Roth tells a story about the summer of 1944 when a virulent polio epidemic struck his city. The hero is devastatingly thwarted when the boys he's coaching baseball begin dropping.
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Last month, Paola Zanuttini, a journalist from La Repubblica, the progressive Roman newspaper, interviewed Philip Roth about his latest novel, "The Hu...
We're back again with your weekly book review round-up:
Neverland: J. M. Barrie, the Du Mauriers and the Dark Side of "Peter Pan", Piers Dudgeon
In the summer between my freshman and sophomore year in college I got a postcard from a boy in my sociology class. It read something like this: "Please, read Goodbye, Columbus right now."
Roth is 76 now. He's outlived all of his rivals. He's our most prominent novelist. And over 30 books, he's learned how to disturb us -- and keep us reading.
I'll endure a dollop of political incorrectness for the sake of an insanely smart story; in this post-feminist world, I'm just that confident.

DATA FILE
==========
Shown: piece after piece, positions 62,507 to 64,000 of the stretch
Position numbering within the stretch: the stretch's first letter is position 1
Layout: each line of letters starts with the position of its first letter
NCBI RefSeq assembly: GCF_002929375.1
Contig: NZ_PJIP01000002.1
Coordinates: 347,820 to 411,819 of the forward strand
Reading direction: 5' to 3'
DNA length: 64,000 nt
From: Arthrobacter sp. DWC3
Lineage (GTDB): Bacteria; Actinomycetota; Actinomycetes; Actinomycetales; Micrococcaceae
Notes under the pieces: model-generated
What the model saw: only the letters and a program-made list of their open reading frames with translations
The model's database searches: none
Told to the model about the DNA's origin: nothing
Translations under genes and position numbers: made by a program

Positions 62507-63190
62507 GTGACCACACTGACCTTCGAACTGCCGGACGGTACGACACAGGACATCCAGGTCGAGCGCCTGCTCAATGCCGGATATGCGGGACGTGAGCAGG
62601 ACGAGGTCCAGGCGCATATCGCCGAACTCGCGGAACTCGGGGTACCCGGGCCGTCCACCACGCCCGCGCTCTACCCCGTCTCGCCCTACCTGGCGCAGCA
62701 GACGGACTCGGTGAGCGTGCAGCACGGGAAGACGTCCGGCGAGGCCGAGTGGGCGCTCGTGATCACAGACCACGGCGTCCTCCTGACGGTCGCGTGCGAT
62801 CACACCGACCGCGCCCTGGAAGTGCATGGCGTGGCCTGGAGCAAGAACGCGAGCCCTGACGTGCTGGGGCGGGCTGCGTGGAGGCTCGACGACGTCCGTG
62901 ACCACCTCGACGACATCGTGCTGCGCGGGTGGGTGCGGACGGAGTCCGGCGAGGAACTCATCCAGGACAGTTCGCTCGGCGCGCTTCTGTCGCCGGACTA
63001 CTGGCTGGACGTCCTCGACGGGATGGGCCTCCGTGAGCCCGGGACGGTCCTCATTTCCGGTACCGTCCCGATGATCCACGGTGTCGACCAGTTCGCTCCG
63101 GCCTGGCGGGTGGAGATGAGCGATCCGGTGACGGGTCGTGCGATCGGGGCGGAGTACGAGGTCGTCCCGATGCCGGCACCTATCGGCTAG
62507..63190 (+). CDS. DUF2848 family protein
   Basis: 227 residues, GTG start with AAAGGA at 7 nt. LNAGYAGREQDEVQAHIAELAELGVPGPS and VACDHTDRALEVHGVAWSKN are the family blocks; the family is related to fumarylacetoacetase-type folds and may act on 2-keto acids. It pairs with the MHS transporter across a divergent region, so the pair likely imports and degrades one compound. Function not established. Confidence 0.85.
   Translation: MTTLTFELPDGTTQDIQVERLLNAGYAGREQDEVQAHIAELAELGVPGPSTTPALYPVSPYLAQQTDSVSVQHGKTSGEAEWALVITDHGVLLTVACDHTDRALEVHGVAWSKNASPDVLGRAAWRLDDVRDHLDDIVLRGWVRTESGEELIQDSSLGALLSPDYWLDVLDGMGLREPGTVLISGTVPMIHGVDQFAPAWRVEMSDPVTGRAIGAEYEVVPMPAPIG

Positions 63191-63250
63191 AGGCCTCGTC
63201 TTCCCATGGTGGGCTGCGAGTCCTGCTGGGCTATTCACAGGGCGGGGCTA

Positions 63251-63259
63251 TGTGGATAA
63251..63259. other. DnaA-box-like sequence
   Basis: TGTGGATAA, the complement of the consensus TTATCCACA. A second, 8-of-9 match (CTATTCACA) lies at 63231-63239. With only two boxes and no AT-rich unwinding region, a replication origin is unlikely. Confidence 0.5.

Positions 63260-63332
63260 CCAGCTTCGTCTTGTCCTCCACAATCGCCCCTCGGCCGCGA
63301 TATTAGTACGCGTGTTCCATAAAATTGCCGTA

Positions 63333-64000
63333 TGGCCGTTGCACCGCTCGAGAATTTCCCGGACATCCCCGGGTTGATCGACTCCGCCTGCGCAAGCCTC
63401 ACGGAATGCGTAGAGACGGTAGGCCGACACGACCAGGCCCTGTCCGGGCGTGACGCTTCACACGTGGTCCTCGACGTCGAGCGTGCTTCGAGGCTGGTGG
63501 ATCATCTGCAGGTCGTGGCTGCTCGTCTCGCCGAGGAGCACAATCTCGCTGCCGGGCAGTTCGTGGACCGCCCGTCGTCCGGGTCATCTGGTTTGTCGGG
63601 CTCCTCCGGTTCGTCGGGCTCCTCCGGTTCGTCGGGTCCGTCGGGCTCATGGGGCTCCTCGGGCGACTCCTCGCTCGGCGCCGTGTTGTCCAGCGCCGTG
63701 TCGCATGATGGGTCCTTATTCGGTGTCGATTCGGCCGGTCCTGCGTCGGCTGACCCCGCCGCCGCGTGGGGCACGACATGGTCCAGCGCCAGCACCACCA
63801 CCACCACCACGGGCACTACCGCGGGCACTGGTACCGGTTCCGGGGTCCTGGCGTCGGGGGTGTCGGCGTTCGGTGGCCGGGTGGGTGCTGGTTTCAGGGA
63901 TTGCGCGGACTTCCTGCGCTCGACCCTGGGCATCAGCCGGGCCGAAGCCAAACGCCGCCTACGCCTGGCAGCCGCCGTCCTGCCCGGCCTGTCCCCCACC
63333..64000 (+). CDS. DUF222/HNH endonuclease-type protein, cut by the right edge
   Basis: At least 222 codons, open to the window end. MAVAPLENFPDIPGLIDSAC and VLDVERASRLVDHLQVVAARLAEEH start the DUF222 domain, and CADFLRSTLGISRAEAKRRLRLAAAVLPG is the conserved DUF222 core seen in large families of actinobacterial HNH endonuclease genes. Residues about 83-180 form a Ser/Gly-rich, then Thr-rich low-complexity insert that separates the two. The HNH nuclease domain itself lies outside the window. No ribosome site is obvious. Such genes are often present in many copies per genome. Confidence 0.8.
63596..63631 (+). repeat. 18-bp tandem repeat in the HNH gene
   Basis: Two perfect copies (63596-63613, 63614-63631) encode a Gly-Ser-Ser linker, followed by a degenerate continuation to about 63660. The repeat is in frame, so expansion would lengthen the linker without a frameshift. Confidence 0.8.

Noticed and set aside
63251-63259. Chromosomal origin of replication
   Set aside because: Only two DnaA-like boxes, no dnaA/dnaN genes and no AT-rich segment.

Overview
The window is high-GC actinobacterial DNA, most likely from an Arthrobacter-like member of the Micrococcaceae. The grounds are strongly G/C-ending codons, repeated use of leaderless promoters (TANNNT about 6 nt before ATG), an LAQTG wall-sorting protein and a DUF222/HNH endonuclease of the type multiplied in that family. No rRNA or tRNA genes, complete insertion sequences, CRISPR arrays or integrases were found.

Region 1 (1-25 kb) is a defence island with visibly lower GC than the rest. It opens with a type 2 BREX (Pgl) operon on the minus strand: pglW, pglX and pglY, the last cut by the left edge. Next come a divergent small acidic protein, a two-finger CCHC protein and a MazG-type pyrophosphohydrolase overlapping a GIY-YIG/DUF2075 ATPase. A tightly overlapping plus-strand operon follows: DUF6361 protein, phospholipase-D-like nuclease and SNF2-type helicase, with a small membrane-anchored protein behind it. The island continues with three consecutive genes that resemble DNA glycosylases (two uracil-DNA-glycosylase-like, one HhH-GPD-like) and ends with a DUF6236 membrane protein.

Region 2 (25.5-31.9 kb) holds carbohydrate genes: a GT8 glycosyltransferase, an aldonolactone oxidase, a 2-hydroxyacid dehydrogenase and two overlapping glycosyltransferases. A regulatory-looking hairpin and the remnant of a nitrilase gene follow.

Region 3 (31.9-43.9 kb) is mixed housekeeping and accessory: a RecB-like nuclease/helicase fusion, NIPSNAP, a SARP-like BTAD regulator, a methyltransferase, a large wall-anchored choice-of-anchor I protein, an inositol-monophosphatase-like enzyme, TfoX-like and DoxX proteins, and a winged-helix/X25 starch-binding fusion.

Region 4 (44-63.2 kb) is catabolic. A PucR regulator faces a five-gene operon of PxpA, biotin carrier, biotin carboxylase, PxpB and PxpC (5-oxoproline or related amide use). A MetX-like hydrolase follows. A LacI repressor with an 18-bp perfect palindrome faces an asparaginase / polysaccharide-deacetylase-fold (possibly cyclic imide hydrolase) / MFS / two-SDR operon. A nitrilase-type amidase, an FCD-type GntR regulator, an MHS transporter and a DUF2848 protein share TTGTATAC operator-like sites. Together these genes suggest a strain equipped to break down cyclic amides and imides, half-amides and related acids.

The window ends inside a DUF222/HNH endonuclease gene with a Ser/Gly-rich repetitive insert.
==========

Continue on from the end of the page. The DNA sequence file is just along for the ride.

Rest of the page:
At 76, Mr. Roth continues to explore the themes that have defined his work: the eroding of family ties; man's struggle with depression and loneliness ...
Roth and Allen are producing works it's difficult not to describe as clichés. What could be more commonplace than men obsessed with proving that male elders remain attractive to their female juniors?
The New York Review of Books
by Philip Roth.
Houghton Mifflin Harcourt,
140 pp., $22.00
One of the ...
In The Humbling's three fantastic acts, the reader is thrown into a dramatic maelstrom, which has but one Chekovian outcome and raises many novel questions.
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